As they walked, they would occasionally pass iron doors embedded in the sides of the hallway.  They were unmarked, and though they had no visible lock or keyhole, none of them would open.  However it was that the Ben Gan Shui organized her sanctum, she clearly had no interest in making it legible to outsiders.  Bleeding Wolf couldn’t exactly blame her, though it gave him a disturbing sensation of being funneled along a pipeline, of being processed.  For some reason, it jogged a memory of the War, when the forces of Harmony set about dismantling the Bloodfish’s residual network of camps and depots, when it came to light the way he had mechanized the process of gathering corpses, dismembering them, shipping them down the river as charnel and back up as roaches, new, mindless pseudo-soldiers to be used as fodder for conquest.  From what the witch said, she was on the other side, on Harmony’s side, but there were echoes in her system, similarities to Ka’s buried evil that made Bleeding Wolf wonder what exactly that old fight had meant to her–and what that meant for him in this moment.

The blue light of the hallway gave way to chromatic chaos as the two of them stepped out into a large chamber, lit in even measure by the blue sconces along the walls, blinding white spotlights dotting the ceiling, and orange firelight blasting from a row of furnaces in a far corner.  The cavernous space was littered with tables and workbenches, some actively in use by mental men similar to the emissary–to Philip.  Some were littered with metal, wood, and other detritus, at whose origin Bleeding Wolf preferred not to speculate, and others were piled high with paper and parchment, scrolls, and codices.  The furnaces seemed to be outfitted for metalwork, and they were manned by smaller steel creatures with spherical bodies and arrays of spindly legs that granted their simplistic anatomy a surprising degree of both agility and dexterity.  As he considered them, Bleeding Wolf realized he had seen a metal sphere just like these sitting, inert, outside the emissary’s house in the village.  Perhaps the witch’s influence over the place was even more direct than he’d realized.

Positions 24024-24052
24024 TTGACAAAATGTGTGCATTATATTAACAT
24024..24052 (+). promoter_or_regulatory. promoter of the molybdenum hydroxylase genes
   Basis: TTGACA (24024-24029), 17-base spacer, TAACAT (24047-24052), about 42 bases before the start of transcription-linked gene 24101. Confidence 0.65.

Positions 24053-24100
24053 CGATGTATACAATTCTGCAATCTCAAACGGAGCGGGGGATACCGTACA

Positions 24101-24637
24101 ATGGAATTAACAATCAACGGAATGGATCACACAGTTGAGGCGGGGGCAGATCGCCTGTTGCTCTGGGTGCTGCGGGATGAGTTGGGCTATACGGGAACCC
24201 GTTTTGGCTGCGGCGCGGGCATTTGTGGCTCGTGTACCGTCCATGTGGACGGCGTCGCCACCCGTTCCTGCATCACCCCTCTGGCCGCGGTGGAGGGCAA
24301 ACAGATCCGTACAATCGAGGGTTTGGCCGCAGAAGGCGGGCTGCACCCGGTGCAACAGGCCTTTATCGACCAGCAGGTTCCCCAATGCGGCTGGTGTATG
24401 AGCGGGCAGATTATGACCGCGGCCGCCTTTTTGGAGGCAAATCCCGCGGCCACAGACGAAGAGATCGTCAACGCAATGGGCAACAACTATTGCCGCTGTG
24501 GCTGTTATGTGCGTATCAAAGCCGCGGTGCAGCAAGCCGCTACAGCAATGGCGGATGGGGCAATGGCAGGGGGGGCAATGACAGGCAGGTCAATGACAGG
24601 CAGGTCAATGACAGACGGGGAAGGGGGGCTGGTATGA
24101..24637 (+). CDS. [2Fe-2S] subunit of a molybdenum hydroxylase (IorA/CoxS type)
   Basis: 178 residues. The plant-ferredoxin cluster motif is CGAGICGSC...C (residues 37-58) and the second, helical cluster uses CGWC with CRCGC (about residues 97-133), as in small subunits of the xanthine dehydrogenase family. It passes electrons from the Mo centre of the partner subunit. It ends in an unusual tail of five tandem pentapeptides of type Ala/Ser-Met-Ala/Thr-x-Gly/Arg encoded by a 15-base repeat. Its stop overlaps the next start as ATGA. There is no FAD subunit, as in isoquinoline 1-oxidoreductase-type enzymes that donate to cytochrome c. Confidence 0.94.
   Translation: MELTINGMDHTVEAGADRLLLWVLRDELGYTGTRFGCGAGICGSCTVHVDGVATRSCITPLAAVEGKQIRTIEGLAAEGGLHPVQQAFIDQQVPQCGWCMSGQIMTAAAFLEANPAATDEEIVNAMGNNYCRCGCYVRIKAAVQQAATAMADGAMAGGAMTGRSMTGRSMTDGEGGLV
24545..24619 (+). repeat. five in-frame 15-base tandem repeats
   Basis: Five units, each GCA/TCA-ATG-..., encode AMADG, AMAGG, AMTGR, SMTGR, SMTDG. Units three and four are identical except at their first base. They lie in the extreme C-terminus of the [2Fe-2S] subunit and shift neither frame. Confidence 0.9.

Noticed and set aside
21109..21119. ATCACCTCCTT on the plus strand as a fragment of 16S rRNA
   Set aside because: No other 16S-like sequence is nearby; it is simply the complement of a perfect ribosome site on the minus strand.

“Godshell,” Gene muttered breathlessly.  “Haven’t seen anything like it since–”

“Yeah,” Bleeding Wolf agreed.  “But best keep the bastard’s name off your tongue.  I don’t think she’s fond of the topic, and she can definitely hear us.”

“You are a perceptive hiveling.”

The voice was barely above a whisper, but it somehow cut through the workshop’s roar, magnified, Bleeding Wolf assumed, by some artifice, though the effect was subtler than the centipede’s earlier vocal symphony.  Its directionality was clear as well.  Bleeding Wolf and Gene both looked to its source: one of the workbenches, like all the others, at which a small, hunched creature clad in folds of black cloth perched atop a tall stool.  Cautiously, they approached.

The figure seemed to be occupied with a thin sheet of steel, passing an appendage that looked almost like a dead tree branch over it, producing streams of blinding white sparks.  Opening senses beyond his sight, Bleeding Wolf recognized that the sparks were mostly mana, with the distinctive char of fire magic.  More disturbing, though, was the way the branch-appendage resolved as he watched the channels of power flow through it: It had the form of a human hand with fingers split in two at each knuckle, for a total of twenty subfingers, each operating with some degree of autonomy to cut the metal beneath it.

The creature’s face had the vague shape of an old woman’s, it’s compacted and gnarled features retrofitted–or perhaps imitatively built–with unwrinkled, flawless skin, which Bleeding Wolf guessed was not, in fact, made of any kind of actual flesh.  Her mouth was held shut in an emotionless grimace, and her left eye projected outward from her face, split–like her fingers–into an array of oculi on telescoping rods, several of which turned as the two of them neared.